WHICH SHAFT WE TALKIN’ ‘BOUT?

THE CRITIC DOCTOR EXAMINES: Jeff Vice (desnews.com), Erik Lundegaard (Seattle Times), Michael Wilmington (Chicago Tribune), Roger Ebert (Chicago Sun-Times), Chris Gore (The New Movie Show – FX channel), Bil Dwyer (Guest panelist on “The New Movie Show), and Ron Wells (filmthreat.com).
* * * * out of 4 stars (R)
Isaac Hayes’ 1971 theme song says, “They say this cat Shaft is a bad mother.” (back up vocals interrupt), “Shut yo mouth!” The song continues, “But I’m talkin’ ’bout Shaft.” The legendary song goes on, but unfortunately some movie critics don’t know which Shaft the song is talkin’ ’bout.
Jeff Vice (desnews.com) said, “The big-budget remake of the 1971 cult hit “Shaft” is a real dud.”
Stop! Hold it right there, Jeff. This movie is not a remake. It is merely a “sequel” or an “update” of the original 70’s “Shaft” movies that starred Richard Roundtree. Samuel Jackson does not star as THE Shaft in this new movie. He is John Shaft, the nephew of Uncle John Shaft (Richard Roundtree) who also appears in the film with Jackson. Can it you dig it?
Hayes’ original theme song may cause confusion because it was about Uncle Shaft. However, this movie uses it, suggesting there must be similarities among the two characters – but not a clone, which are what some movie critics expected.
Erik Lundegaard (Seattle Times) said, “What’s missing, interestingly, is the sex. The original Shaft, remember, was a ‘private dick who’s a sex machine to all chicks.’ This Shaft is still getting some, but we never see it.” Yet Erik reminds us in his column that the original “Shaft” release contained “no nudity.” Now I’m confused. Regardless, we do see Roundtree walk out the door with one woman in each arm and Jackson did say to a female bartender, “It’s my duty to serve your booty.” The film didn’t need sex to be cool.
Michael Wilmington (Chicago Tribune) makes a good point: “.the old “Shaft” movies took regular bedroom breaks. But this movie’s agenda includes upgrading the female characters from the pliant playmates of the past to co-workers or people of respect: Williams as a tough cop, Collette as a conflicted witness and Lynn Thigpen as the victim’s angry mother.” A smart move by the producers Scott Rudin and John Singleton – despite some head butting reports.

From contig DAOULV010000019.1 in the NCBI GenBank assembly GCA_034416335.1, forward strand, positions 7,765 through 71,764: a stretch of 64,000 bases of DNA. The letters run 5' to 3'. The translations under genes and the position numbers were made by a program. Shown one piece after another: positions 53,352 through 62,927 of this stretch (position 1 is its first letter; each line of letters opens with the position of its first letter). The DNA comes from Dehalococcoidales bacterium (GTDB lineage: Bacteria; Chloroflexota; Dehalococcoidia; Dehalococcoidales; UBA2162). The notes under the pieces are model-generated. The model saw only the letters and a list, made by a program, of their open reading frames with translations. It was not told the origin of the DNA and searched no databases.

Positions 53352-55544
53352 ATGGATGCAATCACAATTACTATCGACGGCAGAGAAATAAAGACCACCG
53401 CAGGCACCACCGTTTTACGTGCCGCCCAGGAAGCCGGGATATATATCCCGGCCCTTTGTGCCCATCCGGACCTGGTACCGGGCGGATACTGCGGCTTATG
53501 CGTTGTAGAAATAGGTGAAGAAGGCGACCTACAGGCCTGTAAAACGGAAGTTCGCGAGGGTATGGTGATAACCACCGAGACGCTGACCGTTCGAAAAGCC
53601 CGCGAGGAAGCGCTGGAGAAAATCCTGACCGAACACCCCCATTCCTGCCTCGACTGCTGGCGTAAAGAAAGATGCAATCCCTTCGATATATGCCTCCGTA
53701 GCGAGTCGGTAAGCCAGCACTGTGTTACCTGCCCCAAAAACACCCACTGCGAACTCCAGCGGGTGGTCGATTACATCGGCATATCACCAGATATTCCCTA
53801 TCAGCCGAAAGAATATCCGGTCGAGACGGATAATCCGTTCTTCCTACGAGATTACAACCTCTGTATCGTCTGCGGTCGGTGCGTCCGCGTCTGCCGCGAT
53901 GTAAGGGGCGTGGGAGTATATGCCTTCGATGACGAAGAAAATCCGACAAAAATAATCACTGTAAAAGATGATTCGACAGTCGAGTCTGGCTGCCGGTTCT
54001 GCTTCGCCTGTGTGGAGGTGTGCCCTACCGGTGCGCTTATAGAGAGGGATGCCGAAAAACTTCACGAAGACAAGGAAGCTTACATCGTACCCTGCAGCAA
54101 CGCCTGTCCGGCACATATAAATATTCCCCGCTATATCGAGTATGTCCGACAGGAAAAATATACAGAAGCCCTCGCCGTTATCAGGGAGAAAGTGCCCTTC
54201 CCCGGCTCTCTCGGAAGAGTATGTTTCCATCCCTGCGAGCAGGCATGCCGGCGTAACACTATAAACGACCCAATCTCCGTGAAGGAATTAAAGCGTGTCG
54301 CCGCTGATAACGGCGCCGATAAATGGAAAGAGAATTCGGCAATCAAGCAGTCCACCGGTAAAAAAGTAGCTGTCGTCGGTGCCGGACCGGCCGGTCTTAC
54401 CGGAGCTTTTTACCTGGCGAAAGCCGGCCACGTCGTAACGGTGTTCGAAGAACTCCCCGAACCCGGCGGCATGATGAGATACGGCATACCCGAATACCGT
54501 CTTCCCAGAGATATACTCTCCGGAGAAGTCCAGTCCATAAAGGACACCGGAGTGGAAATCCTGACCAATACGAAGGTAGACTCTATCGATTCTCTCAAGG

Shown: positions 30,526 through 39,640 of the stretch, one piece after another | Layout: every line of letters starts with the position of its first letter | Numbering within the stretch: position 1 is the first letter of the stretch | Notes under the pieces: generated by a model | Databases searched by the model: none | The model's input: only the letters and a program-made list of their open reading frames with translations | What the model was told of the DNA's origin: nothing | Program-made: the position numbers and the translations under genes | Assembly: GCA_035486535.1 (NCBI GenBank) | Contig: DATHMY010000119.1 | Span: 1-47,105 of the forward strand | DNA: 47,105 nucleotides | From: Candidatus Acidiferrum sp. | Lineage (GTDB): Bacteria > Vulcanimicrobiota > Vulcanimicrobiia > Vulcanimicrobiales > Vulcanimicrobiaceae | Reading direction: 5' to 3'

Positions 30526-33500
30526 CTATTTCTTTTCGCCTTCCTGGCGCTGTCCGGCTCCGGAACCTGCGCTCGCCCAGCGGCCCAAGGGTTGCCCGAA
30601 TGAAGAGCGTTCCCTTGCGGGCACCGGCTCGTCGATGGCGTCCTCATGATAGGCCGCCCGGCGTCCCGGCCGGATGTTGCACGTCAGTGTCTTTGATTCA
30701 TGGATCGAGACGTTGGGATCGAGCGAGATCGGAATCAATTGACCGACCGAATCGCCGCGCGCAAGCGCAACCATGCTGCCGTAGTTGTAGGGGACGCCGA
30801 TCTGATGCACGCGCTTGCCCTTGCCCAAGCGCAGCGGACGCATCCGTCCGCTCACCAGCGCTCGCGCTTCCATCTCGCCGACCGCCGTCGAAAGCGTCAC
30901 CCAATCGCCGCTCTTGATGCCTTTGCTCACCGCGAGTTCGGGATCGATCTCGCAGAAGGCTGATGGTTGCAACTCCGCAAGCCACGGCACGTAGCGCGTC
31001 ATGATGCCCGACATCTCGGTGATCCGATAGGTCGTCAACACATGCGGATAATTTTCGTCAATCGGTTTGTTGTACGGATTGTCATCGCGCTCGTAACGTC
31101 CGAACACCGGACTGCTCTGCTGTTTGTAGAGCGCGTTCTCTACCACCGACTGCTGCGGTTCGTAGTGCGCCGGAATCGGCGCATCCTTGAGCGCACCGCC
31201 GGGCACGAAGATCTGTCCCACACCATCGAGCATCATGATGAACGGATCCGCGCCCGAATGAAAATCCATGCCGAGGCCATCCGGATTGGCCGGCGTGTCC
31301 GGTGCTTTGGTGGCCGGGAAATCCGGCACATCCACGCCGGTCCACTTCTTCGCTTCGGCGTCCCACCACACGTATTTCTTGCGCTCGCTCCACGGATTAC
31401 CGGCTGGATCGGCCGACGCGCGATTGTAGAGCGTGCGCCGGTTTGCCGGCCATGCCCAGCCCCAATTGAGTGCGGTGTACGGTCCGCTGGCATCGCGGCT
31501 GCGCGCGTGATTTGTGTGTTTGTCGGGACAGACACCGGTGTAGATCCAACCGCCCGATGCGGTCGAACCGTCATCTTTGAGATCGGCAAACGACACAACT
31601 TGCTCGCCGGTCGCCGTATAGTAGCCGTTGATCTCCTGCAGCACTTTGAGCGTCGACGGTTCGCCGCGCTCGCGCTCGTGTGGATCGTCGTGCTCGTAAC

“Shaft” was indeed, cool. Samuel Jackson stood out like an armored tank in this film and its well-developed characters essentially drove the movie. Jeff Vice contends the film contained “ugly ethnic and racial stereotyping” and that Christian Bale was “miscast.”
Roger Ebert (Chicago Sun-Times) has a more accurate view, describing the relationship of Bale and Wright: “.The way they talk to each other, the words they choose, the attitudes they strike, the changes they go through, are as subtly menacing as scenes in a film by Lee or Scorsese. The movie doesn’t give us stereotypes in these two familiar roles, but closely examined originals.”
Vice also said actor Jeffrey Wright’s drug lord character carried an “exaggerated accent” and “is downright embarrassing.” Apparently Vice didn’t do extensive research within New York’s Dominican community. Wright did, for purposes of his role and the film’s production notes said he “perfected a flawless Dominican accent.”
Chris Gore, host of “The New Movie Show” (FX network) and editor of FilmThreat.com, said on his show (June 22, 2000) that “Shaft” was like a fast food meal: “I enjoy a bad burger while I’m eating it, but, uh, when I burp it up and get that after taste – doesn’t taste so good. The same goes for this movie.” Listening to Gore was like eating a cold french fry and we all know what that’s like. Sorry, Chris. Your guest panelist, Bil Dwyer (actor/comedian), got it right: “This movie is great.this movie’s a gas.it’s cool.”
Comparisons of the original “Shaft” is to be expected. But considering we’re talkin’ ’bout a new Shaft character, we should review the film on its own merits. This is not the blaxploitation flick of the 70’s nor could we come close to duplicate the impact of that groundbreaking film.
Ron Wells (filmthreat.com) sums the movie up best: “In the end, you have to ask just one question: Was I entertained? Yeah, it all kind of worked for me. Two hours of Jackson shopping as this character would have been fun to watch, so it’s hard not to like him kicking ass and clearing house.” Ron gives the movie three stars, but I’ll add one more.
To those critics who didn’t like this film, I got some cool advice – “Shut yo mouth!” “Shaft” is probably going to be the next big franchise in the movie industry, so get ready for Jackson’s return.
You can bet your booty he’ll be back for duty.
– Critic Doctor




Posted on July 6, 2000 in News by
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